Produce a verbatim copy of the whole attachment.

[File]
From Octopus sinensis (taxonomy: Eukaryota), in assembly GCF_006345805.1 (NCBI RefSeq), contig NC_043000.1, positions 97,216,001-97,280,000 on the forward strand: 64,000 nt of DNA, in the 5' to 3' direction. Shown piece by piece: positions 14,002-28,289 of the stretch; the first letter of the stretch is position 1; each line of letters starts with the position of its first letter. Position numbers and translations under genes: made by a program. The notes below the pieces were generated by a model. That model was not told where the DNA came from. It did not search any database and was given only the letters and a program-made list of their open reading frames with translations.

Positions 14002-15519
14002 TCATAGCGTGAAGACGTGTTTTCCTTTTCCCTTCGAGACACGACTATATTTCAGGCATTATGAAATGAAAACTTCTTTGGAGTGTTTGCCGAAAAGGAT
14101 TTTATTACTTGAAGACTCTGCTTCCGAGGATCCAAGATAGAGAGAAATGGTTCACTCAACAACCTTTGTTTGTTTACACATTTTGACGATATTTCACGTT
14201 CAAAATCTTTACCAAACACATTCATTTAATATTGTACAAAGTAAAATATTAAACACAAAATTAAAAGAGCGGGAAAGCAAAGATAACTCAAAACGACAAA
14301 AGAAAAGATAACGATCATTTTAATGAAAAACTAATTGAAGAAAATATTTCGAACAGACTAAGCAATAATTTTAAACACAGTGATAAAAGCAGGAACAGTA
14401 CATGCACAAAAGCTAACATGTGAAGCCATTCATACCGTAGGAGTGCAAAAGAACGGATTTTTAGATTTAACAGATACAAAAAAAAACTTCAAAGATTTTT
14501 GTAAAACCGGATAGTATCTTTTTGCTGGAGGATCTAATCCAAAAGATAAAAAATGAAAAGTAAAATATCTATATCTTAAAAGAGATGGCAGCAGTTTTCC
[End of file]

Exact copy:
From Octopus sinensis (taxonomy: Eukaryota), in assembly GCF_006345805.1 (NCBI RefSeq), contig NC_043000.1, positions 97,216,001-97,280,000 on the forward strand: 64,000 nt of DNA, in the 5' to 3' direction. Shown piece by piece: positions 14,002-28,289 of the stretch; the first letter of the stretch is position 1; each line of letters starts with the position of its first letter. Position numbers and translations under genes: made by a program. The notes below the pieces were generated by a model. That model was not told where the DNA came from. It did not search any database and was given only the letters and a program-made list of their open reading frames with translations.

Positions 14002-15519
14002 TCATAGCGTGAAGACGTGTTTTCCTTTTCCCTTCGAGACACGACTATATTTCAGGCATTATGAAATGAAAACTTCTTTGGAGTGTTTGCCGAAAAGGAT
14101 TTTATTACTTGAAGACTCTGCTTCCGAGGATCCAAGATAGAGAGAAATGGTTCACTCAACAACCTTTGTTTGTTTACACATTTTGACGATATTTCACGTT
14201 CAAAATCTTTACCAAACACATTCATTTAATATTGTACAAAGTAAAATATTAAACACAAAATTAAAAGAGCGGGAAAGCAAAGATAACTCAAAACGACAAA
14301 AGAAAAGATAACGATCATTTTAATGAAAAACTAATTGAAGAAAATATTTCGAACAGACTAAGCAATAATTTTAAACACAGTGATAAAAGCAGGAACAGTA
14401 CATGCACAAAAGCTAACATGTGAAGCCATTCATACCGTAGGAGTGCAAAAGAACGGATTTTTAGATTTAACAGATACAAAAAAAAACTTCAAAGATTTTT
14501 GTAAAACCGGATAGTATCTTTTTGCTGGAGGATCTAATCCAAAAGATAAAAAATGAAAAGTAAAATATCTATATCTTAAAAGAGATGGCAGCAGTTTTCC